Encoding filter for Java web applications

Dealing correctly with encodings is one of the most important things in Java web applications (if not even in Java). The best way to avoid troubles with different encodings is to use only one encoding throughout the entire web application. The encoding of choice is UTF-8 which is able to deal with almost every known written language.

The first thing you have to ensure is that every content delivery from your server tells the client (browser) the correct encoding to use. You do this by setting the meta header field in your HTML pages:

<meta http-equiv="Content-Type" content="text/html; charset=utf-8">

and define the contentType in the page directive of your JSP

<%@ page language="java" contentType="text/html; charset=utf-8" pageEncoding="utf-8"%>

The attribute pageEncoding tells the JSP compiler the encoding in which the JSP is stored on the disk.

Now your content should be delivered correctly to the client. The next important thing to do is to handle data the client sends to you with the correct encoding. Most application containers use a hard coded standard encoding do decode request data. For the Apache Tomcat the default encoding is iso-8859-1.

If you have an input form that is delivered in utf-8 the browser will submit the form data in the same encoding. Now you get a problem if you call request.getParameter in your application and the parameter contains special characters. To tell the application server the right encoding to decode your request you have to set request.setCharacterEncoding before accessing a request parameter the first time.

Therefore you should use a Filter like shown in the following code:

public class EncodingFilter implements Filter {

	private String encoding = "utf-8";

	public void doFilter(ServletRequest request,

	ServletResponse response, FilterChain filterChain) throws IOException, ServletException {
		filterChain.doFilter(request, response);

	public void init(FilterConfig filterConfig) throws ServletException {
		String encodingParam = filterConfig.getInitParameter("encoding");
		if (encodingParam != null) {
			encoding = encodingParam;

	public void destroy() {
		// nothing todo


You have to configure this filter in your web.xml to be executed before every request:






If you mind all these tips your web application will not have any encoding problems – EXCEPT with GET requests. In GET requests the parameters are encoded into the URL not in the body of the request like in POST requests. These parameters are handled different by the application container.

Tomcat again uses iso-8859-1 per default to decode those GET parameters regardless of which encoding is set in the request by your filter. To change this behavior you have to change connector configuration inside the server.xml of your Tomcat as described here. The attribute URIEncoding defines a fixed encoding the server uses for every request. What we want to use is the attribute useBodyEncodingForURI which tells the server to use the encoding defined for the body for the GET parameters too.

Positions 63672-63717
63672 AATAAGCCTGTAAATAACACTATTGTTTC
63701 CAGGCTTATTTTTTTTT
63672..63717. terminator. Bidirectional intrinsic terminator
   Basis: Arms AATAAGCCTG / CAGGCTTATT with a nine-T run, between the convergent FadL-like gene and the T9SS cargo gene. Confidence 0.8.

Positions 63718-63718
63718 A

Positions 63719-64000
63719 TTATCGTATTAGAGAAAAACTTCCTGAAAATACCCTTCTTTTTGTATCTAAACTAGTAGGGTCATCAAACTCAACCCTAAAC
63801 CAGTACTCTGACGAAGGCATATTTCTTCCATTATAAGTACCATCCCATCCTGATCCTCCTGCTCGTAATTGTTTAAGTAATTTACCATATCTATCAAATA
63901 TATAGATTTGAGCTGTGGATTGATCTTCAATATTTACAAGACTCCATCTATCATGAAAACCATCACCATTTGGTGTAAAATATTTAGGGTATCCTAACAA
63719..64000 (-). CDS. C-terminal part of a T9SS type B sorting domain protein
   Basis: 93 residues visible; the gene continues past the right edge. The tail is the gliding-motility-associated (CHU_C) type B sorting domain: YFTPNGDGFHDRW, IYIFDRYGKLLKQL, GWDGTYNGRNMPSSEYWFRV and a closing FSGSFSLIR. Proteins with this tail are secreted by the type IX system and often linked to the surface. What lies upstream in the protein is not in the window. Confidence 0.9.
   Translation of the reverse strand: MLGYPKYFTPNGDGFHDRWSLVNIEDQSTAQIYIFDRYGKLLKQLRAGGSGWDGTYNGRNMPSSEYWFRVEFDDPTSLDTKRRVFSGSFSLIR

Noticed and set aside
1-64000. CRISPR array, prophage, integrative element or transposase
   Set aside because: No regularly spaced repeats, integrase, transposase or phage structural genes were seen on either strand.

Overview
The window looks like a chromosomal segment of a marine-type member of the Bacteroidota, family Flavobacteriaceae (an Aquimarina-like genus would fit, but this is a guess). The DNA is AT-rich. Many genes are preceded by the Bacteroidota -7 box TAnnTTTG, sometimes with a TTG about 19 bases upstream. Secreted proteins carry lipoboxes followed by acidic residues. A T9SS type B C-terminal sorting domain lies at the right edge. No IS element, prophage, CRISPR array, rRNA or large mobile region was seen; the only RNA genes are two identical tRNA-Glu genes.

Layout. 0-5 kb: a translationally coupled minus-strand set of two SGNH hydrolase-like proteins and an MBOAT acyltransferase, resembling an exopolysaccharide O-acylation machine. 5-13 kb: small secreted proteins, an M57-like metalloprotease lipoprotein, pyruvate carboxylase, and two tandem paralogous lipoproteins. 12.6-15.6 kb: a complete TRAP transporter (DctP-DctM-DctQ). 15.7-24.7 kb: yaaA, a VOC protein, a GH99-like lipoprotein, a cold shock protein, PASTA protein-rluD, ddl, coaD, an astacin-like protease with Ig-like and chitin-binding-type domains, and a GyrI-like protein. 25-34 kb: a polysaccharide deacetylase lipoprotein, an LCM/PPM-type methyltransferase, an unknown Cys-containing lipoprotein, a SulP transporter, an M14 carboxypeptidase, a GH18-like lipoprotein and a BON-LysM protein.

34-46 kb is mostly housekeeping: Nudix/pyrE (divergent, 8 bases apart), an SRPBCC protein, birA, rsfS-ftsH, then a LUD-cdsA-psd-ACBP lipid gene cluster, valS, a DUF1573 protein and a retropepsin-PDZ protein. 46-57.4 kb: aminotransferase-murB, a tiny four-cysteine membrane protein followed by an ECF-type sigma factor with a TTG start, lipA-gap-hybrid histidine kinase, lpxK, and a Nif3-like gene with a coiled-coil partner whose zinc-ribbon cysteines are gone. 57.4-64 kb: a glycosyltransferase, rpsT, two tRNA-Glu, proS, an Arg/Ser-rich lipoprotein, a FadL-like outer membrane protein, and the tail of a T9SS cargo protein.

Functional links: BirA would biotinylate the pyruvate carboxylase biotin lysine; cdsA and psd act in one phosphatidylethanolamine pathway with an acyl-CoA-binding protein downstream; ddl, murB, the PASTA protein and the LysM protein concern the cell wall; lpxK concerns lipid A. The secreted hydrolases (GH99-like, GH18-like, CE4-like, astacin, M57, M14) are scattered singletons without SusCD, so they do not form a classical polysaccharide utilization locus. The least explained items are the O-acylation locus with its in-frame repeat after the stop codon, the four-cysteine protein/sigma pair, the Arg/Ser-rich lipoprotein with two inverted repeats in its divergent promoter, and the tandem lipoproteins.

Tomcat remote debugging

Sometimes your web applications behave different when deployed to the application server although everything worked fine when running inside Eclipse on your workstation.

In this case it is helpful to remote debug the application. In case of using Tomcat as application server just add the following VM parameters to JAVA_OPTS:

-Xdebug -Xrunjdwp:transport=dt_socket,address=8000,server=y,suspend=n

I do this inside the file setenv.sh in the bin directory by adding a line JAVA_OPTS=”…options…”

The paramete -Xdebug tells the VM to start in debug mode. -Xrunjdwp selects the protocol. Change the port 8000 to an appropriate value for your server (one that is not used by another process and is reachable). By setting the value suspend=n the VM does not wait until a remote debugging session connects until starting.

Now all you have to to is start the server and run a remote debug session in Eclipse. You do this by selecting “Run -> Debug…” from the menu. Then the following dialog appears:

Remote Debugging in Eclipse

Select the project that contains the application running on the server, enter the hostname of the server and the port you configured in the VM options and click Debug. Now set your breakpoints and debug your application.

Firefox proxy plugin

Today I found a great Firefox plugin for configuring proxy servers. It allows you to define multiple proxy servers and patterns (per wildcards or regular expressions) when to use which proxy server.

As a software developer it is very usefull to be able to define which site is loaded thru a proxy and which not (localhost, intranet servers).

Ctrl-S in a linux shell

When using vi to edit documents on linux systems from time to time I press Ctrl-S to save my changes – damn Windows shortcuts ;-) This kind of freezes the shell because it locks the terminal output.

If this happens to you press Ctrl-Q which causes the shell to resume terminal output. See this blog for more linux terminal shortcuts.

Cool interview with Bill Gates

Scoble made a really cool interview with Bill Gates and provides the video of it on his blog. Gates seems really relaxed unlike in many other interviews I have seen. He talks about his retirement and (of course) the future of Microsoft and Computers in general.

Must be great to sit on one table with one THE software pioneers – thanks for sharing this experience Scoble!

And finally it’s out: the iPhone

Blogs of tech enthusiasts are really busy these days ’cause CES Las Vegas is happening. But the biggest news today may be the release of the iPhone. Steve Jobs presented it today in his Keynote.

I love Apple slogans: Introducing iPhone. Apple reinvents the Phone.


Check out these cool sites having all the details of Apples next coup:




And last but not least: the official iPhone page

The only question for me: Will it have BlackBerry functionality? ;-)